Thursday, March 29, 2007


New York, NY, March 26, 2007 — Following the completion of a thorough and deliberate review process, The Jewish Theological Seminary has decided, effective immediately, to accept qualified gay and lesbian students into its rabbinical and cantorial schools.

The decision comes three months after the Committee on Jewish Law and Standards of the Rabbinical Assembly approved a teshuva (responsum), permitting the ordination of gays and lesbians, thereby paving the way for JTS to consider the issue.

Immediately after these rulings were announced, JTS initiated a comprehensive process in which the views of a wide range of constituencies were solicited and seriously weighed, and likely consequences considered.

The process included faculty forums, student discussions with faculty and administration, meetings and/or lengthy discussions with the heads of the other Conservative Movement seminaries, consultation with the JTS Board of Trustees, and an international survey of Conservative rabbis, cantors, educators, lay leaders, and JTS students on the question. In addition, Chancellor-elect Arnold M. Eisen personally heard from hundreds of Conservative Jews on the matter during his travels around the country this year and through correspondence, email, and the JTS website.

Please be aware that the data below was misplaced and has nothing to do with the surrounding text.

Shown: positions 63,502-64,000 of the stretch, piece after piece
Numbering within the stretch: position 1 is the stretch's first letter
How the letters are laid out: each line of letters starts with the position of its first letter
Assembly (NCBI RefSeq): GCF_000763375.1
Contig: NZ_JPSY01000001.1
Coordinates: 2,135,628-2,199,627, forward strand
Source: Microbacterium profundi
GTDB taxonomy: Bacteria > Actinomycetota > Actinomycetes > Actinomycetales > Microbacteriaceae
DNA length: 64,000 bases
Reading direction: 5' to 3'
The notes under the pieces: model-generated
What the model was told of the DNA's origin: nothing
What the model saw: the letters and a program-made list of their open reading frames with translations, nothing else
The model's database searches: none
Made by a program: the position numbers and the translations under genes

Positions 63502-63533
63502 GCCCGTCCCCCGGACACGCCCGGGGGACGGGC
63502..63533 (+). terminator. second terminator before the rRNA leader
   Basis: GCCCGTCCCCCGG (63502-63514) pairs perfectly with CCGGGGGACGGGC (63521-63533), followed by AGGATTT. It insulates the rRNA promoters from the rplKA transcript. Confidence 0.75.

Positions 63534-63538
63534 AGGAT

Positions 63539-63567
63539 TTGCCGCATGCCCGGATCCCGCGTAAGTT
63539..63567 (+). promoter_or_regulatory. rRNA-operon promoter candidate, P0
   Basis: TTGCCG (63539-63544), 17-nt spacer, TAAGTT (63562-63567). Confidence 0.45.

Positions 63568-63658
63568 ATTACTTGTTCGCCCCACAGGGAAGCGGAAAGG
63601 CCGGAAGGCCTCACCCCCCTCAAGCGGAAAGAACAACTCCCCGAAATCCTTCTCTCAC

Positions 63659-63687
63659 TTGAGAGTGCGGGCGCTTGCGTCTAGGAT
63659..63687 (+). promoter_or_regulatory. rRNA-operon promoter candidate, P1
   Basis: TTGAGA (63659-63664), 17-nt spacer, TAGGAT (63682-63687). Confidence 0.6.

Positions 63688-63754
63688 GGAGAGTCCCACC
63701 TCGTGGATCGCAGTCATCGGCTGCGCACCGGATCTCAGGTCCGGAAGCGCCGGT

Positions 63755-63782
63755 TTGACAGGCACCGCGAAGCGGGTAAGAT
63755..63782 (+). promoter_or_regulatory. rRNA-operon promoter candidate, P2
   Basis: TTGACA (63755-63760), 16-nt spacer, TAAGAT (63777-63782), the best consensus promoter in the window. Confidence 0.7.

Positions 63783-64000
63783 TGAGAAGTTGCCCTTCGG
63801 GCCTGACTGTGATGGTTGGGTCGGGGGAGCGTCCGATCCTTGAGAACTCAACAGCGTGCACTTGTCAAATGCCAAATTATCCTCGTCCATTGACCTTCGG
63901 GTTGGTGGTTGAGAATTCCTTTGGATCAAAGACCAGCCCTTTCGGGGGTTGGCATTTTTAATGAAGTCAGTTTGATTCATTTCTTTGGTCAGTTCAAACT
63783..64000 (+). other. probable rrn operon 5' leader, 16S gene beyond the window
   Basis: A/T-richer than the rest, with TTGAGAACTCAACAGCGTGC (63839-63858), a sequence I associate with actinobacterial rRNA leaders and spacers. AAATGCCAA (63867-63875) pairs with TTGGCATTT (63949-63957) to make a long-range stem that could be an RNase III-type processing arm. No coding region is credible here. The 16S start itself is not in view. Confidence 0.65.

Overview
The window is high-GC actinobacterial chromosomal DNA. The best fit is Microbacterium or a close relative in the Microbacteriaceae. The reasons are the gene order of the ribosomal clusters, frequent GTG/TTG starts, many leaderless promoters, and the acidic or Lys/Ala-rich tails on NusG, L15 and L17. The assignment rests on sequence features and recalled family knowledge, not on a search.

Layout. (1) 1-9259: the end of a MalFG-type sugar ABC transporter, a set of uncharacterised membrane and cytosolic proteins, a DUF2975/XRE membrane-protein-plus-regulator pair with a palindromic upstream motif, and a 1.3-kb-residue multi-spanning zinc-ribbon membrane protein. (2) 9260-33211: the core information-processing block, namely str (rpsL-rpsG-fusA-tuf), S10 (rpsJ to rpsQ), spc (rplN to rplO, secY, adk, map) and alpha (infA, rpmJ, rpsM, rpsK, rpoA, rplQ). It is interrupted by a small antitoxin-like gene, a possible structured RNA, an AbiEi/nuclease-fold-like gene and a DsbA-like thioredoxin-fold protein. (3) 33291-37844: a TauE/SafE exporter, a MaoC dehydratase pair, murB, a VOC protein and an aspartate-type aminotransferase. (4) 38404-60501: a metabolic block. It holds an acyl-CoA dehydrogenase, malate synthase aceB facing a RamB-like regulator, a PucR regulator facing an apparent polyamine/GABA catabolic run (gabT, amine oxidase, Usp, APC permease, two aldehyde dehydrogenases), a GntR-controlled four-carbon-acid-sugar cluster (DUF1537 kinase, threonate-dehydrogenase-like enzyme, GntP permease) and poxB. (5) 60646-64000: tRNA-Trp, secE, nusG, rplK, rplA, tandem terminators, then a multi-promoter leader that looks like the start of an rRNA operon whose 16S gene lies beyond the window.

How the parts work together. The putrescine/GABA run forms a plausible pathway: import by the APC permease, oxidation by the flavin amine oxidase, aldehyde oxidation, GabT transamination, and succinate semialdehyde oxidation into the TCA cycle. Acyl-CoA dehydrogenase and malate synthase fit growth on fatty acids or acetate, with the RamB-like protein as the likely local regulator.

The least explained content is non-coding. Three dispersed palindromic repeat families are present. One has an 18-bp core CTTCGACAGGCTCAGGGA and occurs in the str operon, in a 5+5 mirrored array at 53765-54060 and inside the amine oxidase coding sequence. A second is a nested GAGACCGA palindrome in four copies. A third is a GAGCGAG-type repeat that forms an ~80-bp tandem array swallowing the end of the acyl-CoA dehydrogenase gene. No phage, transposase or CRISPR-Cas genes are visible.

"The immediate issue was the ordination of gay and lesbian students as rabbis and cantors for the Conservative Movement. But the larger issue has been how we can remain true to our tradition in general and to halakhah in particular while staying fully responsive to and immersed in our society and culture. How shall we learn Torah, live Torah, teach Torah in this time and place? Without these imperatives, the decision before us would have been far easier for many of those involved. That is certainly true for me," stated Chancellor-elect Eisen.

He continued, "I believe, along with the great majority of my colleagues on the JTS faculty, that the CJLS, by voting in equal numbers for two teshuvot, provided halakhic authorization for the ordination of gay and lesbian rabbinical and cantorial students. That permission having been given, I believe that the nature of our communities in contemporary America, the moral convictions we hold, and the mission of JTS, argue strongly for accepting gay and lesbian students for ordination.

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